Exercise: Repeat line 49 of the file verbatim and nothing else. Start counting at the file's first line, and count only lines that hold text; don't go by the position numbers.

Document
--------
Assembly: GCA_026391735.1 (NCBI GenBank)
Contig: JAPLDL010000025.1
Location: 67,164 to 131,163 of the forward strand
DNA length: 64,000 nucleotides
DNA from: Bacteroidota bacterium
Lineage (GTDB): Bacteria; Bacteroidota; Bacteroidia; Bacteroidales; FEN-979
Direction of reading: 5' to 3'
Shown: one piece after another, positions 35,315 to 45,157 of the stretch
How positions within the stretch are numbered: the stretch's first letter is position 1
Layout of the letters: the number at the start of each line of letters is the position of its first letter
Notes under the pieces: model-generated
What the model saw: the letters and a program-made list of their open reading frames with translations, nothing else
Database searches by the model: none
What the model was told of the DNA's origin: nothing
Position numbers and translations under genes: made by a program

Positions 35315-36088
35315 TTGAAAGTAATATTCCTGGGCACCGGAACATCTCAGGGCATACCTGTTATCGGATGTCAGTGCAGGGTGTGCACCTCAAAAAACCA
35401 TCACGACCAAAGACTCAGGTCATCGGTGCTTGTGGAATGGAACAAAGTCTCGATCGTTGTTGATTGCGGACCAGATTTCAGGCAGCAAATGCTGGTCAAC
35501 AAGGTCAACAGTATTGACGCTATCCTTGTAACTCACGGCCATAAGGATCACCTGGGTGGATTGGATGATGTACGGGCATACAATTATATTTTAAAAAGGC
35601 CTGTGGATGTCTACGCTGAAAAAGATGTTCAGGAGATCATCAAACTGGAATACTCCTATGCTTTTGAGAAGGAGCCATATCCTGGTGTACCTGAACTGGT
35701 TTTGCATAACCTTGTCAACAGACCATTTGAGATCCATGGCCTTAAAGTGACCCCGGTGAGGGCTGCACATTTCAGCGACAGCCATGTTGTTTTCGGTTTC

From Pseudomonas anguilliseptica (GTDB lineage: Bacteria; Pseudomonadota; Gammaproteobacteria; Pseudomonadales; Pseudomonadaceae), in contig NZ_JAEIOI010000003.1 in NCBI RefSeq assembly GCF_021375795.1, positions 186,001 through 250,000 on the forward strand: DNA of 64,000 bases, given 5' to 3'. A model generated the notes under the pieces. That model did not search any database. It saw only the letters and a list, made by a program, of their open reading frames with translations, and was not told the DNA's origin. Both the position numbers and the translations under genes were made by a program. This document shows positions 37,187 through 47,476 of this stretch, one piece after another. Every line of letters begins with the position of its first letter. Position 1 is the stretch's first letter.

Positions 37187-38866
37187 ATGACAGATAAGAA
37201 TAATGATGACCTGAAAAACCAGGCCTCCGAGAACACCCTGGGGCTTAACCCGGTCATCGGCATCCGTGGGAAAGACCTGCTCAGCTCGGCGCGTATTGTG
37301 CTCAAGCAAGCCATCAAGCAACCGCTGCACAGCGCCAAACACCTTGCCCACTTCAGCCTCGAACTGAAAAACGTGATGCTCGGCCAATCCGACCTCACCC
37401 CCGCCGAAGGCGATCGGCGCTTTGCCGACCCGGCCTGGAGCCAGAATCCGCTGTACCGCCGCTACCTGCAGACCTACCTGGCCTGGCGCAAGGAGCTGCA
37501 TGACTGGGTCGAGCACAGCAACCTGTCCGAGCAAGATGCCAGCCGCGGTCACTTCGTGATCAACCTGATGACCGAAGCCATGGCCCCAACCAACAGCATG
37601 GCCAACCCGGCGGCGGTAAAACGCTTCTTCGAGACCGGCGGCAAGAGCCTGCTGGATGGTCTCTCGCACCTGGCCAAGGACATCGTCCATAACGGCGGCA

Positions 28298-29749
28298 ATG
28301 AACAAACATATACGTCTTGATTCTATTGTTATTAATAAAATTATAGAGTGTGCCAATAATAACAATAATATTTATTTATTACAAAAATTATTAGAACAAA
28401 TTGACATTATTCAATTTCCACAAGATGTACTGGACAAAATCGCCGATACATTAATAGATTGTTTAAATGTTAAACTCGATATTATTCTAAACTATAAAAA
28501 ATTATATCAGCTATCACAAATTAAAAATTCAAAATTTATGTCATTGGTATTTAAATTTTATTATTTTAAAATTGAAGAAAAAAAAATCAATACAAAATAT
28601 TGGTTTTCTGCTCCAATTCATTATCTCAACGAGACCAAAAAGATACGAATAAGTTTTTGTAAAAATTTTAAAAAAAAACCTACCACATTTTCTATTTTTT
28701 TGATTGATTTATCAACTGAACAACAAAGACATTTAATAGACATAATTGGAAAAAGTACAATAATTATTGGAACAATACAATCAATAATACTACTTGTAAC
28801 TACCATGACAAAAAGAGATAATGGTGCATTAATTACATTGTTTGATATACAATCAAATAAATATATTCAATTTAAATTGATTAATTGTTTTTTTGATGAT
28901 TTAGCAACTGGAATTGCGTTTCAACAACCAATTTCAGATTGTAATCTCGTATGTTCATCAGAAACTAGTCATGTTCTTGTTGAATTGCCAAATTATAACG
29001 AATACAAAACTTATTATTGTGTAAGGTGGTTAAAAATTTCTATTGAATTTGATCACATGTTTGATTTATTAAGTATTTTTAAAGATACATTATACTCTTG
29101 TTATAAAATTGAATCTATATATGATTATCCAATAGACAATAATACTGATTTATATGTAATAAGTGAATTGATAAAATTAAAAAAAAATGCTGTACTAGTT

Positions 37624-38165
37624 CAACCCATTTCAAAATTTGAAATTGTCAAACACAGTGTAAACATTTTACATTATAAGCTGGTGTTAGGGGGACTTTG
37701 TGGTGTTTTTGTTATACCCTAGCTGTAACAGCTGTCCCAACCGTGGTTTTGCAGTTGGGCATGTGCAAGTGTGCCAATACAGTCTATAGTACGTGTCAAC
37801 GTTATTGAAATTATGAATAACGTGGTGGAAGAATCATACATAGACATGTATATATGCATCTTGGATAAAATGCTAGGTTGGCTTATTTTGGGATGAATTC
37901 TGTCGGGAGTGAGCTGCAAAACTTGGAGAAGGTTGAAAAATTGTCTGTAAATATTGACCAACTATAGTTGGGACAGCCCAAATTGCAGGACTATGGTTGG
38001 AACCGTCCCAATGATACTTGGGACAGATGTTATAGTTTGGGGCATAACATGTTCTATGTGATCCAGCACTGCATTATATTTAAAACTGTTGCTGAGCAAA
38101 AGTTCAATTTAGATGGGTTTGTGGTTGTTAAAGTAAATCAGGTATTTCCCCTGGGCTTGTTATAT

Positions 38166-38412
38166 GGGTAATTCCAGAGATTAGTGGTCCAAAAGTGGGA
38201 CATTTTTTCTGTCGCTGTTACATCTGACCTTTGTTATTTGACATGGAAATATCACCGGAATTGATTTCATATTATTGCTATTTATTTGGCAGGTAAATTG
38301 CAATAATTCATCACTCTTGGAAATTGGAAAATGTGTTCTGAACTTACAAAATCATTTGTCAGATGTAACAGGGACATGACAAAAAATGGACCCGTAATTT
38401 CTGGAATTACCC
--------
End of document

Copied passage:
38166 GGGTAATTCCAGAGATTAGTGGTCCAAAAGTGGGA